Hawker Beechcraft Corp (HBC) says that its Chapter 11 bankruptcy protection and a pending acquisition by China’s Superior Aviation are not affecting the attitudes of customers and potential customers towards its products, which it believes are ideally suited to the Russian market.
“We have sold around 50 aircraft in the past five years [into Russia]. This represents more than a 700 percent increase into that market place,” Sean McGeough, HBC’s president for Europe, Middle East, Africa and Asia Pacific told AIN. He also explained that there are around 50 of the company’s aircraft in total on the Russian register with many more with Russian owners but registered outside the country, for example in Switzerland and Germany.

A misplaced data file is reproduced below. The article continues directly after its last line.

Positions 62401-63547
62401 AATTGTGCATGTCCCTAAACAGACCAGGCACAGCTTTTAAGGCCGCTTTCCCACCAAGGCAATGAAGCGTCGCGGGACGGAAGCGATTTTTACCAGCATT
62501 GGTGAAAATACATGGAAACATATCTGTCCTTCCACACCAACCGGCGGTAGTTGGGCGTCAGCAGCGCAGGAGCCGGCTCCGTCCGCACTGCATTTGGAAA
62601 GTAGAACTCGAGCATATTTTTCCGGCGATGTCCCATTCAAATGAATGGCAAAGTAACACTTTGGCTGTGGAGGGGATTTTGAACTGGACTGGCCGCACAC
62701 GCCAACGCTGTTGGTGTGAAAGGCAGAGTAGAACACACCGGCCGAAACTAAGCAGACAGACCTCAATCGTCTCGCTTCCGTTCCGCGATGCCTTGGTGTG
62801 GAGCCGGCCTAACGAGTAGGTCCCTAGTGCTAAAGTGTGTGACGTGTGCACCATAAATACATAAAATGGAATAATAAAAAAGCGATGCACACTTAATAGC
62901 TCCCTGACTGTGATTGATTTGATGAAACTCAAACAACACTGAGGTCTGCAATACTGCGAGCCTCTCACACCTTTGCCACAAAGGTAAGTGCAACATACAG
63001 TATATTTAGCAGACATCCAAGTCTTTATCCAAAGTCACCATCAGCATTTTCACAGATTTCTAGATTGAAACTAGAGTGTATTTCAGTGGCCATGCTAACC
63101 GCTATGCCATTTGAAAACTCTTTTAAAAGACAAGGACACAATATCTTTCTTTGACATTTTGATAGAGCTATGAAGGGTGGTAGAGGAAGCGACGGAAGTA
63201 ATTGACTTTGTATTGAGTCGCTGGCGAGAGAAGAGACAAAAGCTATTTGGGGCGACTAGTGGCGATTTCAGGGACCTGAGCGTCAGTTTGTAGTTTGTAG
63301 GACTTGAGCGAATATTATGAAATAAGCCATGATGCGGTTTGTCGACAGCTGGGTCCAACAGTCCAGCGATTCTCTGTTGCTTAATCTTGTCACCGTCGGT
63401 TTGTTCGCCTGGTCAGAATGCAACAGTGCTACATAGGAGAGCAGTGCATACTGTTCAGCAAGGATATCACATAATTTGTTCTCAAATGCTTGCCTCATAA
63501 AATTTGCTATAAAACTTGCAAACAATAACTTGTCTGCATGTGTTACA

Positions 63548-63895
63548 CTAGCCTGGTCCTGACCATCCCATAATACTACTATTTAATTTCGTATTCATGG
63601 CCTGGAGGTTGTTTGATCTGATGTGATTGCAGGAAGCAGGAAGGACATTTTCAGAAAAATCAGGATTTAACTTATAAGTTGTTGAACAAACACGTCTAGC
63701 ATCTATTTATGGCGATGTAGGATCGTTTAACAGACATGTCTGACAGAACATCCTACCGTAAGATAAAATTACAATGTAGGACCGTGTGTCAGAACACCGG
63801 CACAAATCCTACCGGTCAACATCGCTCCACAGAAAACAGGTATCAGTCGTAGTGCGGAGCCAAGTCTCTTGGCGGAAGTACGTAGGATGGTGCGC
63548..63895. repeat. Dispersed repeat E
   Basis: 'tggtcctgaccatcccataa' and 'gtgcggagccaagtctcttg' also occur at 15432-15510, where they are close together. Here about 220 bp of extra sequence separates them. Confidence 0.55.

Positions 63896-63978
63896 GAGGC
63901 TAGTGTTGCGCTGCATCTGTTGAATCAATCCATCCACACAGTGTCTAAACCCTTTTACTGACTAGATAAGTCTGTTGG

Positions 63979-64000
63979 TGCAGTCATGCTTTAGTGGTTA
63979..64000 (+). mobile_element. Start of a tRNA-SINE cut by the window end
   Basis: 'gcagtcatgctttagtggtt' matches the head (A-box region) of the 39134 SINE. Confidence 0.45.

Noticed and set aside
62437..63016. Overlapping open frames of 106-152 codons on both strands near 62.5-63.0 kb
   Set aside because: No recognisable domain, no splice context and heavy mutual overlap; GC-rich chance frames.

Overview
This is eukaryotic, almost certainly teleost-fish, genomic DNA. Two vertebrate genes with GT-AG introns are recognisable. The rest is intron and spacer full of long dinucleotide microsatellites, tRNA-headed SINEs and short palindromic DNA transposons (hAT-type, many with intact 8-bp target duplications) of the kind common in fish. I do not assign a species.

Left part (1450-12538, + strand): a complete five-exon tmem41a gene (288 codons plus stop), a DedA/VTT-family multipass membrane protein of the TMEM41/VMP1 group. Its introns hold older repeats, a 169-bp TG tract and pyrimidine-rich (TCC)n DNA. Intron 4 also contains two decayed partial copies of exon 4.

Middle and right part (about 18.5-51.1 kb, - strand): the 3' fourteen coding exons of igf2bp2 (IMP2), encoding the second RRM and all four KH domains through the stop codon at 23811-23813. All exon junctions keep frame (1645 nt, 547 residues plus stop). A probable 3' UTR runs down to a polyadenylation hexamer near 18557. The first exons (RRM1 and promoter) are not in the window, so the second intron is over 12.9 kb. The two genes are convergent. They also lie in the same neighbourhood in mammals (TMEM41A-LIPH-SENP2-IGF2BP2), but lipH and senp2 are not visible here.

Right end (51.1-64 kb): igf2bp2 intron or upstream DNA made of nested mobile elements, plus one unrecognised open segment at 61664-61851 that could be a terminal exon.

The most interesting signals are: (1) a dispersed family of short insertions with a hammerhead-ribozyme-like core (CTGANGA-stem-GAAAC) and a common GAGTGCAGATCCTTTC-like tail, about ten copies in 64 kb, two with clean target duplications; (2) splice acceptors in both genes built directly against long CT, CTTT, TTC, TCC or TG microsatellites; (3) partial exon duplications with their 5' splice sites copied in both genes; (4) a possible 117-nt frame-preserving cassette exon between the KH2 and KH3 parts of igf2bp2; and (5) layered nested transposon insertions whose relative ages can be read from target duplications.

In his view, Russian clients are “very educated and sophisticated buyers who are very specific in [choosing] their equipment and interiors.” As in other markets, chartering business aircraft is often their first step to full ownership.
The company has a sales campaign currently running for the King Air in Russia, based on the rugged twin turboprop being well suited for flying in rugged remote areas where mining, oil and gas, and other industries need to transport workers, and for special mission applications. “The King Air series will do extremely well,” McGeough predicted, pointing out that it is already in common use in regions such as Africa.
At the Jet Expo show in Moscow, HBC is exhibiting a Hawker 900XP, a Hawker 4000 and a King Air 250. According to recent data from market analyst Jetnet, in the business jet segments in which HBC competes it accounts for almost half of the aircraft registered in Russia and the Commonwealth of Independent States.